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How does a pain patch work exactly?
How does a pain patch work exactly?
My dad is currently uses "Fentanyl pain patch" along with some other things.
He is concerned about the medication not working properly.
He cut the pain patch after the he was supposed to take it off, then squeezed it and a decent amount of the medication came out of the patch. So he just applied it to his skin. He's done that a few times, and hasn't come close to an overdose. (He has been on pain meds for as long as I can remember)
Here's what I know about the patch.
-Its made of various layers.
The back layer, then the medication, the membrane that's supposed to let the medication slowly seep into you skin and the adhesive that makes the pain patch stick to your skin.
He wipes down the area he puts the patch on with a wash cloth and hot water. (He doesn't use any soap, oils ext on said area.) Then dries it off with a towel to insure that area is clean.
The membrane of the pain patch's seems like its the same protective plastic that is on the back of the patch. And as I said when he's supposed to remove the patch and put a new one on he always noticed medication still in the patch. That's what led to him cutting off and edge to see if there was medication in there and there was still quite a bit. He even cut all the edges except one off of a used patch to see if he could tell a difference in the plastic material that press's against your skin and the back of the patch. Neither him nor I could see a difference.
So how exactly does the pain medication get from point A (the pain patch) to point B (his skin) for his body to absorb it?
Is it possible that the patch's membrane is defective?
Has anyone else encountered this, and found there was something specific that lead to this problem?
Any help with this will be greatly appreciated.
Peoples bodies react differently to transdermal patches. Fent is fat soluble so the medication is absorbed through the skin and into the blood >>>>>>. The rubbing directlyon the skin is not a good idea, but is better than IV like a lot of dumb people do. The medications time release is in the patch not in the medication like a pills extended release. I knew more than one person who passed away eating and shooting fent. It is not smart, and absorbtion through the skin can vary due to things like temperature and placement of the analgesic. The skin is very good at protecting so some people just do not absorb like others. You can try applying pressure using some type of waterproof tape or asking the doctor to prescribe something a little more orthodox such as oxycodone or morphine. You should also note that the amount of fat has nothing to do with how much it is absorbed. The site/ placement of the patch should be rotated 2-4 days mind you, so that could be why it is not working to the height of it's ability. Body hair should be trimmed if heavy near the patch site. Most people just slap it on their arm and call it 72hrs even though it feels more like 60hrs give or take. I would rotate/shave/clean/moisturize the area and then secure the patch with some tegaderm. - Dan Source: I know my opiates and had my experiences with them. I only educate now.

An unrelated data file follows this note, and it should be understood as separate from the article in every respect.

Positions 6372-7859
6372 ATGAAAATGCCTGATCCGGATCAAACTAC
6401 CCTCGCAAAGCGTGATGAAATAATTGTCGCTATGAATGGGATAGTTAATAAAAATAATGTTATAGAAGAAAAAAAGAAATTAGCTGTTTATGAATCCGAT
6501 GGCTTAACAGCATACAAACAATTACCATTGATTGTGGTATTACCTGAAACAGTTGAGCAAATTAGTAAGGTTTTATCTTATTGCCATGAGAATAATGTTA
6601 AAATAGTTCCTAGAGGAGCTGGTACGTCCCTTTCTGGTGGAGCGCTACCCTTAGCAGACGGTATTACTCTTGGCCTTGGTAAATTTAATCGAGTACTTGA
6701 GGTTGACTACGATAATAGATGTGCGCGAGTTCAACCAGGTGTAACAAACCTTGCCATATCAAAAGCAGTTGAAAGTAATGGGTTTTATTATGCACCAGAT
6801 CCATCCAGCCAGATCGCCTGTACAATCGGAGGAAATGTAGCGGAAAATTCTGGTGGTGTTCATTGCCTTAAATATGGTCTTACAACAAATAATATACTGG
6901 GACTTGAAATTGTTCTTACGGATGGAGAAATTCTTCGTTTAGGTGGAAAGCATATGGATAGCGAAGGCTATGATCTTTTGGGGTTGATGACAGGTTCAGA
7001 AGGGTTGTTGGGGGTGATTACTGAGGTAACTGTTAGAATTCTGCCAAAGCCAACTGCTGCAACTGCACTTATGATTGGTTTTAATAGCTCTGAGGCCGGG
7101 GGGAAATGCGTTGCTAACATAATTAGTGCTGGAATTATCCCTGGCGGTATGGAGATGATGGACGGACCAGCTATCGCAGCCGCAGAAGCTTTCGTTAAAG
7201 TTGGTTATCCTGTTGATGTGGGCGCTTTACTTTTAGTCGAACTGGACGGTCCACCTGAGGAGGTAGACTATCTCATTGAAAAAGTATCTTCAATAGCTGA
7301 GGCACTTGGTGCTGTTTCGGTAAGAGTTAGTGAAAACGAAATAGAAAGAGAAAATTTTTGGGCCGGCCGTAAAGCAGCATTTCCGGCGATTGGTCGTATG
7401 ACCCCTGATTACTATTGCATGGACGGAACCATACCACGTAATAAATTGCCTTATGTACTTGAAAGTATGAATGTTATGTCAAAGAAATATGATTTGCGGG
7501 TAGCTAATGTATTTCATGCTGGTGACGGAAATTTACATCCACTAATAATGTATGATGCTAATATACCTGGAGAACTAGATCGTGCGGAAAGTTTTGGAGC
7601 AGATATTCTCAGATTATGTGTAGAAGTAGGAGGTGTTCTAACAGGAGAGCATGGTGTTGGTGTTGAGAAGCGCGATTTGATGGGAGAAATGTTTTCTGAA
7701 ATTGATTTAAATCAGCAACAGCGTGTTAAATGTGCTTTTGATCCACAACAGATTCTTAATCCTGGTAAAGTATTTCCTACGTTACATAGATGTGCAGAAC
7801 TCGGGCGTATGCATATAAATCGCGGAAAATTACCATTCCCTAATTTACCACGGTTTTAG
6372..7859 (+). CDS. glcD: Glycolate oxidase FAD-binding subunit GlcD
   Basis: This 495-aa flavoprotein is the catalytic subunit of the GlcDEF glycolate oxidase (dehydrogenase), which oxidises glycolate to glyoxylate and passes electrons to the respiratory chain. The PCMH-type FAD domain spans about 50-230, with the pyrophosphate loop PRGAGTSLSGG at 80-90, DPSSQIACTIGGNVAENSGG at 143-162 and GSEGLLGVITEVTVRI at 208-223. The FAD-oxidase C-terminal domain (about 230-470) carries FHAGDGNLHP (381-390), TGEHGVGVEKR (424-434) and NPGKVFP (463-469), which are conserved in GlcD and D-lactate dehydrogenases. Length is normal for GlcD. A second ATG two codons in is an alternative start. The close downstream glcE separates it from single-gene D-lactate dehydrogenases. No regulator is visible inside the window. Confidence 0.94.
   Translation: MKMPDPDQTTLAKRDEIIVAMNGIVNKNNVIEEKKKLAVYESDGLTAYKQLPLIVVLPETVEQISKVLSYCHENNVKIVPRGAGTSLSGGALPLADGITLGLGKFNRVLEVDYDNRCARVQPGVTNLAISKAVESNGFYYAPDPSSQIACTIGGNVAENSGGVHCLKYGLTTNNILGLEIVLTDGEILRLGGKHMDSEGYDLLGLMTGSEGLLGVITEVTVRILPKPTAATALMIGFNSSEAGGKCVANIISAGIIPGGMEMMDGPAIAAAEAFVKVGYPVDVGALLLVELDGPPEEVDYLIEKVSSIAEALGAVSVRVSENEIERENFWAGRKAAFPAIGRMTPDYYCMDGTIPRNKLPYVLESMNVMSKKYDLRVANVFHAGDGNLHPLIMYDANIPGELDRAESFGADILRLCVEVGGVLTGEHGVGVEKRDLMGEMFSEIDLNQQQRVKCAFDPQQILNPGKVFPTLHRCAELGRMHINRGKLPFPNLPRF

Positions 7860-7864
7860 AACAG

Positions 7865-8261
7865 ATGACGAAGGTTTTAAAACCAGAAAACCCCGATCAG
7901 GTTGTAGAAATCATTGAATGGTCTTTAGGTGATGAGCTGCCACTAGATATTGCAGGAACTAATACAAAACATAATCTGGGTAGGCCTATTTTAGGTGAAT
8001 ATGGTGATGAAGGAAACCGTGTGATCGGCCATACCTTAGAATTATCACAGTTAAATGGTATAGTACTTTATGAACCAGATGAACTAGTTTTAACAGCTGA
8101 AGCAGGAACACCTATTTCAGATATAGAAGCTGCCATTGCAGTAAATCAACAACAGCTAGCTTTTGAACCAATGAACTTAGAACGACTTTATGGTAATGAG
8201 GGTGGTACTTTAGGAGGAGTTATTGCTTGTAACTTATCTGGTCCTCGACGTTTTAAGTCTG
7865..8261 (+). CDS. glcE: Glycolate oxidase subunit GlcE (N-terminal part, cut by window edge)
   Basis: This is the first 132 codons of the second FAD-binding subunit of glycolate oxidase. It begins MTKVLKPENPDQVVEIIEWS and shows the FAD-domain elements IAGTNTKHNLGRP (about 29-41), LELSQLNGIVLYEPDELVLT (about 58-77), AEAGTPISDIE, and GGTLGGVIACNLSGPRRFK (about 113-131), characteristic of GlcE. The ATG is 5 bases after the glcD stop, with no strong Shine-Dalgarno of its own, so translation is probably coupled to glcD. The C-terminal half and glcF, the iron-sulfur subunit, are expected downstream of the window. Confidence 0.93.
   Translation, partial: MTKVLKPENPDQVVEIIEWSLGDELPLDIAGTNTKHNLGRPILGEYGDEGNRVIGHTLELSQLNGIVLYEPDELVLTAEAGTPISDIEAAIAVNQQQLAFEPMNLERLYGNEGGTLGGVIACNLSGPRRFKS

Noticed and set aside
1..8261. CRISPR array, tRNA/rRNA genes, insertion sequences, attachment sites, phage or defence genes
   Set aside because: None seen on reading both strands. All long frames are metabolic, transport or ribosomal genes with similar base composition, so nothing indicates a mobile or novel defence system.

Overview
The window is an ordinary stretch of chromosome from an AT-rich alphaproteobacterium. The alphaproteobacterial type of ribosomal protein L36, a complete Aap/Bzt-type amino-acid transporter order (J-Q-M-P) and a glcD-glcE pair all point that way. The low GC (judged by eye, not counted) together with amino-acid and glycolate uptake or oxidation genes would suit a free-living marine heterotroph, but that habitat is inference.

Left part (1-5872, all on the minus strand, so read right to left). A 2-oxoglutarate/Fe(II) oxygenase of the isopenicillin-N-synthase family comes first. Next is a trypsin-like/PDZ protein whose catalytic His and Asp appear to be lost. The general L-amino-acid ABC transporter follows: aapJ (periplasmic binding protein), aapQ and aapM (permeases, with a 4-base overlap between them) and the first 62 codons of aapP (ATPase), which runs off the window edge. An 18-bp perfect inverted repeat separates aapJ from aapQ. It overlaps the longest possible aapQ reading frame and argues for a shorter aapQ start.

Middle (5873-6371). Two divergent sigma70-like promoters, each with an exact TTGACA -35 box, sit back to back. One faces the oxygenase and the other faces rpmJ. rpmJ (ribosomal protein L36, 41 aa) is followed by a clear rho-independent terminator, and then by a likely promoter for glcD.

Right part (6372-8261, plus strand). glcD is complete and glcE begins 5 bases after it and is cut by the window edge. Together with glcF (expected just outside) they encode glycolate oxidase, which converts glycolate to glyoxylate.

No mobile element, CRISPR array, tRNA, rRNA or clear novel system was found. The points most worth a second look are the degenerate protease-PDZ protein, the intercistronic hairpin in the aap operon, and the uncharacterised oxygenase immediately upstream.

It's true that people react differently to transdermal medication.
I tried Fentanyl several years ago; now I have BuTrans. Neither patch had any effect at all. My NP (the patch is prescribed by my rheumatologist) told me that some people's body chemistry simply does not lend itself to timed-release patches. I have to wait til April to go back on OxyContin, which has been my normal drug for about 7 years.
In the literature that came with BuTrans there is a single sentence buried among all the ⚠ warnings. It reads: this drug may cause withdrawal symptoms. Interesting. I was in withdrawal from Valium (due to a stubborn NP who was "teaching me a lesson" by withholding my psych meds) when I started the patch, so the lines are blurred. Whichever it was, Valium or BuTrans, caused horrific withdrawal. Used alone, the patch is no more effective than a band-aid. There is no evidence on the patch itself that it contains medication. Why would the manufacturer include the withdrawal warning? Are these patches placebos?
Like a previous poster, I've witnessed a friend cut open and eat the contents of a Fentanyl patch. She was post-op. Eating the patch got her high. According to the professionals I consulted, my friend should have died from this. Sadly, the patch led her back to crack, and she was murdered over nonpayment. I don't say this to frighten anyone. Just sharing a firsthand experience.
I'm getting blood work done to determine that there is no medication in my system from BuTrans. Hoping doc will take it seriously.
Thank you for reading. Anyone else getting no relief from patches? Please share!
I was on pain patch in the hospital. They gave it to me for the first 2months of the 3and a half months i was their. It worked great but i had 2 surgeries so i needed more than just that. It works like a time release pill by gradually dosing u throught the days. Mine was changed every 2days and they rotated between arms every time they put a new one on.i hope this answered your question cuz thats how it was explained to me. I Hope it helps u and god bless u.
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